London Bridge station: the options

The results of a study into the best option for the redevelopment of London Bridge station were unveiled last week.

The Pool of London Partnership had commissioned Arup Transport Planning to undertake a passenger capacity study for the three current options for the station.

Keeping the station as it is today – this option is seen to be inadequate and unacceptable even with current passenger numbers. The station regularly suffers from overcrowding and will be unable to cope with future passenger flows.

Thameslink 2000 – is a railway infrastructure project which will increase the number and length of trains running north-south across London and which includes the upgrade of a number of stations including London Bridge where the project partly addresses the general station capacity problem by substituting 3 terminating platforms at the station with 3 new through platforms on a new viaduct to be built adjacent to the existing through platforms. These works will be finished in 2009. At that time however, further works will be necessary to deal with capacity problems on platforms 1-4 which are not solved by Thameslink 2000. These unavoidable further works would not be finished until 2014, would raise the cost of necessary station works to about 560m but would not create any wider regeneration or social benefits at all. Thameslink 2000 also threatens part of the historic Borough Market area.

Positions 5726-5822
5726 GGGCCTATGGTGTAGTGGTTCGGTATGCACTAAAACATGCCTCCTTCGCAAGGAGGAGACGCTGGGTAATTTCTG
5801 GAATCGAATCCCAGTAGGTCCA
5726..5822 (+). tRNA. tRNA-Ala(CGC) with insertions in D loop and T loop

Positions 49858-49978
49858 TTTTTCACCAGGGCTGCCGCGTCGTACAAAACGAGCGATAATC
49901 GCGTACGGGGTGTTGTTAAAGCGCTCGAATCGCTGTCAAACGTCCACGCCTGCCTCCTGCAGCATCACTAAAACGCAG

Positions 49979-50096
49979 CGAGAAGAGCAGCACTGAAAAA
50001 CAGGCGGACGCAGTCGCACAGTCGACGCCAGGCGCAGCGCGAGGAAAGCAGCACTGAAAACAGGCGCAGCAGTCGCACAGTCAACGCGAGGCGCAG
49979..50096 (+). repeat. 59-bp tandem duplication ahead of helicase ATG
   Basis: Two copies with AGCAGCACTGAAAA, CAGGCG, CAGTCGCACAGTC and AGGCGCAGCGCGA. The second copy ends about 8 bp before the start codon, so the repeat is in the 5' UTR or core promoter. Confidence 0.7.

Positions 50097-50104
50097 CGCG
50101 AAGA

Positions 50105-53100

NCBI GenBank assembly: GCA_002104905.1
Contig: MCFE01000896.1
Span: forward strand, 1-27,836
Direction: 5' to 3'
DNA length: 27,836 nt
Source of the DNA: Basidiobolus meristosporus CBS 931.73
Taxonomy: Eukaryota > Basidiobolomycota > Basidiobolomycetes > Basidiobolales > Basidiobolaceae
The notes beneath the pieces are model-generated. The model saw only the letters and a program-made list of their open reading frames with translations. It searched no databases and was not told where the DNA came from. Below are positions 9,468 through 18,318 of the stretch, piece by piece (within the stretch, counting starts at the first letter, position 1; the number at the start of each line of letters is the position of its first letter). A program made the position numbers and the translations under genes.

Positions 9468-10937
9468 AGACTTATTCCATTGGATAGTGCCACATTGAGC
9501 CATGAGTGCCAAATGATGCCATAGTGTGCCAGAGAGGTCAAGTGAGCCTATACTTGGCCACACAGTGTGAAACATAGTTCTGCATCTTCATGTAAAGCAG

Railtrack's Masterplan proposal (including modified Thameslink 2000) – this scheme does look at the wider needs of the local area, passengers, existing regeneration activities and new regeneration opportunities. The proposal includes a comprehensive remodelling of the platforms to provide a street-level concourse, plus escalators and lifts to access all other platforms and levels. Other improvements include, widening of platforms, provision of quality office space, a public shopping mall incorporated into the station which would include shops suitable for local people's needs, new public space to reduce the barrier effect of the railway line, improved public street safety and increased job opportunities for local people. Masterplan already has full planning and listed building consent, could be completed in 2009 and at 484m costs 70m less than the combined cost of Thameslink 2000 and subsequent upgrade works to platforms 1-4.

The results of Arup's study highlighted the need for redevelopment in order to cope with existing and future passenger requirements. Also, in a comparison of the two alternative schemes, the Masterplan was seen to be the best solution for the area in terms of use of public money, reduced disruption and better regeneration opportunities.

PLP director Linda Houston commented: "It is crucial that a comprehensive station redevelopment takes place; we believe that the Thameslink scheme would work if modified to be developed in line with the wider implications of Railtrack's Masterplan proposal. This option presents the best value for public money while providing longer-term benefits for the Pool of London such as: developing a location that encourages people to spend time and money in the area; improving the travelling experience; increasing safety; creating natural links to other areas of the Pool; and complimenting nearby regeneration activities such as More London, Guy's Hospital Campus, Tooley Street improvements, London Bridge Tower and Borough Market<."

A decision from the government's public inquiry on whether to approve the Thameslink option is imminent.

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